arrive at a final decision about it.
Dealing with the past is a prerequisite for normalization. Coexistence on its own, even if peaceful, is not enough for reconciliation and advancement of strained social relations. Establishing interactions on a forward based manner that includes the addressing of past and present disputes, will only work successfully if they are future oriented. In this regard it is crucial to start from discussing the role of those political elites who propagated nationalistic policies that instigated violence in the region during the 1990s and later. With the same elites still largely in power in both countries, the process of facing the past is rather blurred and it was thus far impossible to effectively confront its root causes. The new agreement should therefore envisage specific bilateral mechanisms to deal with the contentious regional past, such as commissions to investigate the past violations, and bring justice to victims; solving cases of missing persons; working towards establishing a shared understanding of the past and recent conflicts via joint historical commissions; agreeing on the school curriculum that would harmonize history textbooks. In 2017, President Hashim Thaçi initiated the establishment of a Truth and Reconciliation Commission in Kosovo, which can be used as a base to build further. These bilateral efforts should enjoy international financial and logistical support. Finally, the agreement should find a sustainable solution for those who have been forced displaced and have been living in temporary conditions for the past 17 years. This urgent solution for the displacement problem must not depend on the concurrent political processes, and should enjoy the widest support from the international community.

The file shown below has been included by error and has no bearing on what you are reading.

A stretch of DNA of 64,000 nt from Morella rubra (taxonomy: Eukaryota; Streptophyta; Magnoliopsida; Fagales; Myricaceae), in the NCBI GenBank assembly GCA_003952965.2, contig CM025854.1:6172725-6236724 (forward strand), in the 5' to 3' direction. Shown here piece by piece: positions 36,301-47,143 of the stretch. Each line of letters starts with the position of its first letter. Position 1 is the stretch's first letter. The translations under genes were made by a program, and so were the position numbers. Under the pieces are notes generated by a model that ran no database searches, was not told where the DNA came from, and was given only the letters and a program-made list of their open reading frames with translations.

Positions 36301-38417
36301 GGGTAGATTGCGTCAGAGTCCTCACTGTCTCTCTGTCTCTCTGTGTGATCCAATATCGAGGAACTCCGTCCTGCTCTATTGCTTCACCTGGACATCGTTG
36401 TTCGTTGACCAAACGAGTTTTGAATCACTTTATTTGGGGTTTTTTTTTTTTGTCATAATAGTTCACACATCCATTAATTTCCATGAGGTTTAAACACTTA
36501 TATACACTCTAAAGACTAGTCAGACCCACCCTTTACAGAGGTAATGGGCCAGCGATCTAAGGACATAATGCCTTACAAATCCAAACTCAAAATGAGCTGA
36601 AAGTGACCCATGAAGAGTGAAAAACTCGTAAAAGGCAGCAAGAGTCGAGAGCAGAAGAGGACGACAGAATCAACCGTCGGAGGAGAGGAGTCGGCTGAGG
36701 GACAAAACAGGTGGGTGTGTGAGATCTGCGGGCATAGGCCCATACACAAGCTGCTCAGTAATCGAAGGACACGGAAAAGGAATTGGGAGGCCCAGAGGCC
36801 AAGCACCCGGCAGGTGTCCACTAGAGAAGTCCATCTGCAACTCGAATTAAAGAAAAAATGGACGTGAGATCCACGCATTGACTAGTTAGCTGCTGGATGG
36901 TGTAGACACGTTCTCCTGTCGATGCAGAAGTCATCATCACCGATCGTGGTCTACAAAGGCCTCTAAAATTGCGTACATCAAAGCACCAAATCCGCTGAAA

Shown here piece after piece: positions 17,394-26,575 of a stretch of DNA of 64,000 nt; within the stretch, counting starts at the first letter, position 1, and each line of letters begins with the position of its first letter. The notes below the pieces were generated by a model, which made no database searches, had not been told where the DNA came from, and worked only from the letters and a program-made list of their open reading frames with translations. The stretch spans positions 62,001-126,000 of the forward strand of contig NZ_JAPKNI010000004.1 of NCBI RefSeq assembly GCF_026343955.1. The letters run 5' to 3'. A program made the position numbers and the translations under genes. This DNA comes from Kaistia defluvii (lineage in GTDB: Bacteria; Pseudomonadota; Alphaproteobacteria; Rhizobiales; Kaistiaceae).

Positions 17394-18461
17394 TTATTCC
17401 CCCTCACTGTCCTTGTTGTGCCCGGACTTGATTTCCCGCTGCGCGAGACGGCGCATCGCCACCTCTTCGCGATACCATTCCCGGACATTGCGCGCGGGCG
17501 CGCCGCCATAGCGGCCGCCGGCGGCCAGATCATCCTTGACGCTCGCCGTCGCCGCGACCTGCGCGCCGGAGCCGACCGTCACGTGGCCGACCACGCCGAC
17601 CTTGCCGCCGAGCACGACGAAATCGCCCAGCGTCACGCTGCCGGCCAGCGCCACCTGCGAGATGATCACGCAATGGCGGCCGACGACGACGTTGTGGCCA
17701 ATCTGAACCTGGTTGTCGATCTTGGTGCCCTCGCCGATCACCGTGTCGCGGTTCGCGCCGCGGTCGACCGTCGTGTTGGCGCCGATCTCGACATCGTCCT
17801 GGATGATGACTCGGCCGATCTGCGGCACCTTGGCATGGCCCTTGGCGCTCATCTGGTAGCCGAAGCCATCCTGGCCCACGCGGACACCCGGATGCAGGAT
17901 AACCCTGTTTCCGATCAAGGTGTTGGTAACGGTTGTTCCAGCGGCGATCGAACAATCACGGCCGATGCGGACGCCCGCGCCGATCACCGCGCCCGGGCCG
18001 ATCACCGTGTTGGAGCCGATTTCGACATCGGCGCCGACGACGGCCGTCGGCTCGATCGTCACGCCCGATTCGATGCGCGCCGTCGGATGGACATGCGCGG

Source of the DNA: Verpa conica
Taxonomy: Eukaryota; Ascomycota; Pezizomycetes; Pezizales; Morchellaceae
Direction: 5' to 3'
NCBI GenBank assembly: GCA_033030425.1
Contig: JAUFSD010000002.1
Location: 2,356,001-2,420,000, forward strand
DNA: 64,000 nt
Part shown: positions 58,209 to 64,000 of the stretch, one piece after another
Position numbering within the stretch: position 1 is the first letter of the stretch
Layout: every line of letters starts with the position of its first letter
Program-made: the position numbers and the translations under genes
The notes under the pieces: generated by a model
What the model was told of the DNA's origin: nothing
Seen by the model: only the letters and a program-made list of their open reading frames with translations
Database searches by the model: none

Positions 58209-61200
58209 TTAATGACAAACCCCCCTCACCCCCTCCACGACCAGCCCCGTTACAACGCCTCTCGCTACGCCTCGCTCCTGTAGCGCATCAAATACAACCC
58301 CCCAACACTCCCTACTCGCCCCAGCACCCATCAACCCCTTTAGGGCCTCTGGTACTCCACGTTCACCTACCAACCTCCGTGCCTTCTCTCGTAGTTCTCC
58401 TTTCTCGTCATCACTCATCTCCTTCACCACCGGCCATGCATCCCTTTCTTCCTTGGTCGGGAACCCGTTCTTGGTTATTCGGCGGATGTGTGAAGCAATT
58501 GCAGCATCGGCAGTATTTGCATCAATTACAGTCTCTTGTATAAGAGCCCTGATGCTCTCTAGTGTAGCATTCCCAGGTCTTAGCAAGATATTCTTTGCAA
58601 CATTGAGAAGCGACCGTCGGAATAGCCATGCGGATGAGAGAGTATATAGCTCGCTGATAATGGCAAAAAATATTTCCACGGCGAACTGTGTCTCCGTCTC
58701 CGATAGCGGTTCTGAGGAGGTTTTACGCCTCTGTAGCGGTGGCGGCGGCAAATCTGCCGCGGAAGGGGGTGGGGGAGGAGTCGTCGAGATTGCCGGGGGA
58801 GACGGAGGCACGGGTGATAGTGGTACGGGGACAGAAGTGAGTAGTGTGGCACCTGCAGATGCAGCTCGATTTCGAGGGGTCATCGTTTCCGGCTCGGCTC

A special EU representative should be appointed to act as a rapporteur. His or her role in the Kosovo-Serbia dialogue would be that of an intermediary. This position would also help to bridge between the current and the incoming European Commission, and to ensure a smooth transition of the process amidst the expected alternation of key stakeholders in EU institutions next year. It would also take the weight of EEAS, given that the Balkans is not their only engagement. The EU appointed envoy should enjoy international support, particularly by the US and Russia.
The key to the successful implementation of the new legally binding agreement for the resolution of the Kosovo-Serbia dispute is the emphasis on cooperation rather than separation. This cooperation should be concentrated along the honest commitment for an active promotion of shared European values to the benefit of Serbian and Kosovar citizens, facing the past through constructive and mutual dialogue, and inclusion of the broadest possible spectrum of actors in rethinking the region’s future.
The authors are Marko Kmezić, Marika Đolai, Shpend Emini, Florian Bieber, Igor Bandović, Zoran Nečev, and Srđan Majstorović
This text is a joint effort by the The Balkans in Europe Policy Advisory Group (BiEPAG). BiEPAG is an open group of policy analysts, scholars and researchers, established as a joint initiative of the European Fund for the Balkans and the Centre for Southeast European Studies of the University of Graz.